There is nothing quite like walking out into your backyard and picking fruit that adds to the healthy nutrition of your meal. These top five delicious designer trees are not only beautiful additions to your backyard, each of them bears luscious fruit that can be a tasty addition to your daily diet. If you live in a moderately warm climate, these trees can be grown right in your backyard. These five trees are avocado, Australian finger lime, mango, olive, and Tahitian Lime. Not only are they delicious individually, they can often be combined to create unique flavors that can combine with other home-grown fruits and vegetables to create foods that are both nutritious and tasty.

  • Avocado Trees (Persea Americana)– An avocado tree is a beautiful addition to your backyard. Sometimes called ‘Alligator Pears’, this tropical or subtropical tree produces dense shade, making it a good choice for screening out midday sun from your favorite lounging area.

Avocado trees are evergreens that have lance shaped leaves that grow densely along each branch. When flowering, they produce lovely, star-shaped blossoms that grow in panicles. At the height of blooming season, they make a beautiful showing. They are also attractive to bees, so if you or a neighbor have beehives, it is an ideal tree to have available, especially since it will bloom in late winter and well through spring.

The fruits  are pear shaped, and are green and bumpy in the early stages of growth. This bumpy green hide is, perhaps, the inspiration for one of its names: alligator pear. Although edible in the latter stages of growth, avocados really come into their full flavor when the skin begins to turn black.

  • Finger Lime (Citrus Australasica) – these unique fruits are native to Australia. Sometimes referred to as ‘bush fruit’ they were part of early settlers diet. The tiny, finger sized fruits, when cut, reveal pearl-like clusters of tart goodness. This has earned the fruit the nickname ‘citrus caviar.’

As you might guess, finger limes are easy to grow, especially in Australia where they are native. They are an understory tree that creates a dense, thorny growth that requires little pruning. Even so, avoid planting them too close to each other or to other trees, as this will make them grow tall and spindly.

They flower in late summer to early autumn, which makes them a good choice to follow avocado blooms, if you are planning for bees. The fruit ripens in winter through spring, and has a relatively short harvest season of about seven weeks. This short season is one reason finger limes are so highly prized.

  • Mango Tree (Mangifera Indica) Here we have another evergreen tree. Be sure to give your standard mango tree plenty of room to grow, as they can become quite large. Their blooming season will vary with location and variety, but as a rule they will begin blooming in late winter and continue blooming throughout spring.

They are not, however, a prime bee plant. They rely on other types of insects and birds for pollination. They are self-pollinating, which means that you will not need more than one mango tree to promote fruiting. From flowering to fruit, the growing season is about 170 days.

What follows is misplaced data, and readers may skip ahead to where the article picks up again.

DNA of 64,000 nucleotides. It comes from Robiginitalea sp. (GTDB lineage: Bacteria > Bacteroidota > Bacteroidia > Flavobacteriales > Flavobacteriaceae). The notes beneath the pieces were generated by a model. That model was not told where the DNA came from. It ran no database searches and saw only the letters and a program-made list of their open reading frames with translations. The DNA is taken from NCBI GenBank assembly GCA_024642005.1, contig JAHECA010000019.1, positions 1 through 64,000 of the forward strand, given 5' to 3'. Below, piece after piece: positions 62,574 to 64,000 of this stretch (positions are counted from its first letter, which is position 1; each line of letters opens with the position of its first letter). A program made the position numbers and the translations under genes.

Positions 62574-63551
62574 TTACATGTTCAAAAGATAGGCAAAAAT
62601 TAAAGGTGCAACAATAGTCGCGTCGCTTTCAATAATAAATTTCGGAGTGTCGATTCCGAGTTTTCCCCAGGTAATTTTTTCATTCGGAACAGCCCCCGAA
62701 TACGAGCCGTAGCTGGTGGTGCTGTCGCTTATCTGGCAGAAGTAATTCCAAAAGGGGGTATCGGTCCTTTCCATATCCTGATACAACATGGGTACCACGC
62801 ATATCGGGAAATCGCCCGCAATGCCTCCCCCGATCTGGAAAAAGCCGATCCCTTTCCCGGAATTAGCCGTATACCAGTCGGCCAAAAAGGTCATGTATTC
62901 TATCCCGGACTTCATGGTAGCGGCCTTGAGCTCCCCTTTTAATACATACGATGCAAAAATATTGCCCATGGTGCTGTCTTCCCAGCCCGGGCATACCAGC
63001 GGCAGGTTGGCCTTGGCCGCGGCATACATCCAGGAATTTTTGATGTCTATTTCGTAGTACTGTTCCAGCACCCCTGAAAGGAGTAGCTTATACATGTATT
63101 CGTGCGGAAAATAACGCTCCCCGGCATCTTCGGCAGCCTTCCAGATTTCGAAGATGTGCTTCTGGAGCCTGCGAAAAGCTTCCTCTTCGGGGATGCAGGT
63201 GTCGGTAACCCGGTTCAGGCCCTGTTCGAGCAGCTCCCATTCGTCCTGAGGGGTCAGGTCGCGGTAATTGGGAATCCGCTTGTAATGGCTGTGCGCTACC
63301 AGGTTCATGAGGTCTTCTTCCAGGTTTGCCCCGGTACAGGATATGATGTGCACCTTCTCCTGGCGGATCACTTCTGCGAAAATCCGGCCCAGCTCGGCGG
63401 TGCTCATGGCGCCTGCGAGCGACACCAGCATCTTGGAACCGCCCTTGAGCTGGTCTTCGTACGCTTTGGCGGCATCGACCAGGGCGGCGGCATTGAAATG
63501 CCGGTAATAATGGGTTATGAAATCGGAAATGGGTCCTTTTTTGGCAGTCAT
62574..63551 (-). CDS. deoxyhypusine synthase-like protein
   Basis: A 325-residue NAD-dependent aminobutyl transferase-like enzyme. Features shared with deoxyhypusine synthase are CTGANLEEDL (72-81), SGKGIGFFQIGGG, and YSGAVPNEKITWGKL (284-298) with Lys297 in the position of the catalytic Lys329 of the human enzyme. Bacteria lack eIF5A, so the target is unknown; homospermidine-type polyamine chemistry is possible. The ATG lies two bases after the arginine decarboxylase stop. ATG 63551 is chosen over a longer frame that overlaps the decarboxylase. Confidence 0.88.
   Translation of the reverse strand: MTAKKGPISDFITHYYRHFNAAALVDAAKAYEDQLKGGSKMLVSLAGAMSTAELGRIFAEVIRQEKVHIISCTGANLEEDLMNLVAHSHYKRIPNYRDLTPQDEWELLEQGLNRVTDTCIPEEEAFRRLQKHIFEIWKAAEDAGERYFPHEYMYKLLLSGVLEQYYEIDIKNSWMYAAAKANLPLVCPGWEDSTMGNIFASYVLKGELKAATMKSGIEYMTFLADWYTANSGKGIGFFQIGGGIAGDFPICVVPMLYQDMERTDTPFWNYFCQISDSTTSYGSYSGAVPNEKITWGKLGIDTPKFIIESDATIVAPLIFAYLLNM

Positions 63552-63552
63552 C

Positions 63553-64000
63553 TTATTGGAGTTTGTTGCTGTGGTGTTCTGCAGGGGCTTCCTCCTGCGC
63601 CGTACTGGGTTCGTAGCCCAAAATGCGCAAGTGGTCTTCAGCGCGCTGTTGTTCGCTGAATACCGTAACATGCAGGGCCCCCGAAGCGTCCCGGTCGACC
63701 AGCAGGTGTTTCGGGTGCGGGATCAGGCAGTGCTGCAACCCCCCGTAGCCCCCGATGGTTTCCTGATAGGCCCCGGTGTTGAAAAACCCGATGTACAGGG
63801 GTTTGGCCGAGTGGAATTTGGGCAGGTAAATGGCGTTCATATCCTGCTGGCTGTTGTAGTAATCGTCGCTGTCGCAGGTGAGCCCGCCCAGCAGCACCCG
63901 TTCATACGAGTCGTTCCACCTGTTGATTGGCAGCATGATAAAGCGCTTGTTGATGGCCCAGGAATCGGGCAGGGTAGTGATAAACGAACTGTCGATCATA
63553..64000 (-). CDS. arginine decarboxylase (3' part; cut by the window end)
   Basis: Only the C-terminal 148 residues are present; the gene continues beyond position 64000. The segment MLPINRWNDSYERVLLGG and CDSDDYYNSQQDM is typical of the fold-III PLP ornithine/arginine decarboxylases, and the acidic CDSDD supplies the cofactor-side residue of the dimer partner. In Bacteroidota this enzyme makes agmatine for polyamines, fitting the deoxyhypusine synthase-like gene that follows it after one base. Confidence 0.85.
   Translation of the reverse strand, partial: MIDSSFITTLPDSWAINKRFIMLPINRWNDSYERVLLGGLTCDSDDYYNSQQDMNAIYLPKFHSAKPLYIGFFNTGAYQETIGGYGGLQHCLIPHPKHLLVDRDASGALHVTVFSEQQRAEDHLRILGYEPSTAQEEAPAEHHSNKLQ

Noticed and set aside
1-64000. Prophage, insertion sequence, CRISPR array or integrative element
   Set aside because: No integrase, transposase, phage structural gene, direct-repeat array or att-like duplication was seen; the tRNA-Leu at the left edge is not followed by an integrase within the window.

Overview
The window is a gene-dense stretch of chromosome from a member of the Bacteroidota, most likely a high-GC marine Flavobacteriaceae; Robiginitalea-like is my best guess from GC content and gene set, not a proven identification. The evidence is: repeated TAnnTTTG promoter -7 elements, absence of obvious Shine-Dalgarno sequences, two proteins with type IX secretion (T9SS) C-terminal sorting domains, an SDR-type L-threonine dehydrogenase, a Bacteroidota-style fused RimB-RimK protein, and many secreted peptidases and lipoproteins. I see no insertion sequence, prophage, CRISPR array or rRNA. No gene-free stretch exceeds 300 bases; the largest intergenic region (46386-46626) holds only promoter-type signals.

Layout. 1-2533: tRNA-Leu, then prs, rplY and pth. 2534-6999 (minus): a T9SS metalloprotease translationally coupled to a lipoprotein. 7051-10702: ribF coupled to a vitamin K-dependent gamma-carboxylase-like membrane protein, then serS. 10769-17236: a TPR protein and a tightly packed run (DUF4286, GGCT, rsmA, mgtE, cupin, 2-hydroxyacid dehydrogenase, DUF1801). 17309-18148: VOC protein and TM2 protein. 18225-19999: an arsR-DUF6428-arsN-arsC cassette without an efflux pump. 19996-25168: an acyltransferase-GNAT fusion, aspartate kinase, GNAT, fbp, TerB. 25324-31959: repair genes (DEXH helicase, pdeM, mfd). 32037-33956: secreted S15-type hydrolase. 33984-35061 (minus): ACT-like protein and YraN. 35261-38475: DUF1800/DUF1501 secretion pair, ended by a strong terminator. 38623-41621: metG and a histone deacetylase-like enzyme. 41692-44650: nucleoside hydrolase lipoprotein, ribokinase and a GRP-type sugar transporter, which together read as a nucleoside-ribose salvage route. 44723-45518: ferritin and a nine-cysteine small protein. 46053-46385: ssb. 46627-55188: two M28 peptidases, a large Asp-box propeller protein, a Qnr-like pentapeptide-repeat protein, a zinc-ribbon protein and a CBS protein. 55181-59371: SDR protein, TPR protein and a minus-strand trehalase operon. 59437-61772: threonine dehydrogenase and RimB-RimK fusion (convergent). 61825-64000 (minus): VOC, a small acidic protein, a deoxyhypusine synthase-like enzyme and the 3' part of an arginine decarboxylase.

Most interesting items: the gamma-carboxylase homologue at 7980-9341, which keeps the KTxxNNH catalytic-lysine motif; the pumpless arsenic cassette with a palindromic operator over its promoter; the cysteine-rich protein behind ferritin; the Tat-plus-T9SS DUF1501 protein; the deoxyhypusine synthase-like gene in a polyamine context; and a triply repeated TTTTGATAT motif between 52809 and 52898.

Although some varieties have been bred specifically for their ability to travel, mango fruit have a relatively short shelf life. Therefore, being able to walk into your backyard and pick a fresh mango is a truly delicious experience.

  • Olive Tree (Olea europaea) – Originating in the Mediterranean area, olive trees are now grown in tropical and subtropical areas around the world. In Australia, they have gone native, in a few areas even becoming an invasive growth. With that said, they are a beautiful tree that is incredibly easy to grow, creating welcome shade, lovely blooms and fruit that has become a staple in many regional diets.

Olive trees bloom in spring. They are not a rich source of nectar, but produce a great deal of pollen which is good food for bees. These trees are generally considered to be wind pollinated, and a single tree will self-pollinate, but recent information suggests that fruit setting might be increased by the presence of bees.

You won’t be able to walk into your back yard, pick an olive and eat it immediately. Olives require processing before they are edible, but that doesn’t lessen the value of having one in your backyard. Olives can be eaten pickled, brine processed or pressed into an extremely healthful vegetable oil.

  • Tahitian Lime (citrus x latifolia) – As you might guess from the name, this tree originated on a tropical island, but it is now cultivated around the world. It is often used as a substitute for the more strongly flavored key lime, but has excellent flavor on its own merit.

The Tahitian lime is more tolerant of cold than similar species of lime, and is relatively easy to grow either in the backyard or in containers. It blooms and bears fruit most of the year, especially when it has good growing conditions, which include rich, well-drained soil, and plenty of sunshine.

Lime trees are susceptible to Xylella, and trees grown in Europe are currently being closely monitored. Therefore, all our trees are grown on our own acres where we can be sure that they are free from disease.

With the year-round blossoms, Tahitian limes are favorites for bees, and do require their help for pollination.

These five trees will give any homeowner shade, beautiful blooms, food source for bees and other pollinators, and luscious fruit for your table. Just be sure that you have a really big backyard, as they do need room to stretch their limbs and breathe. With that said, these trees could be a part of your self-sustaining backyard garden.

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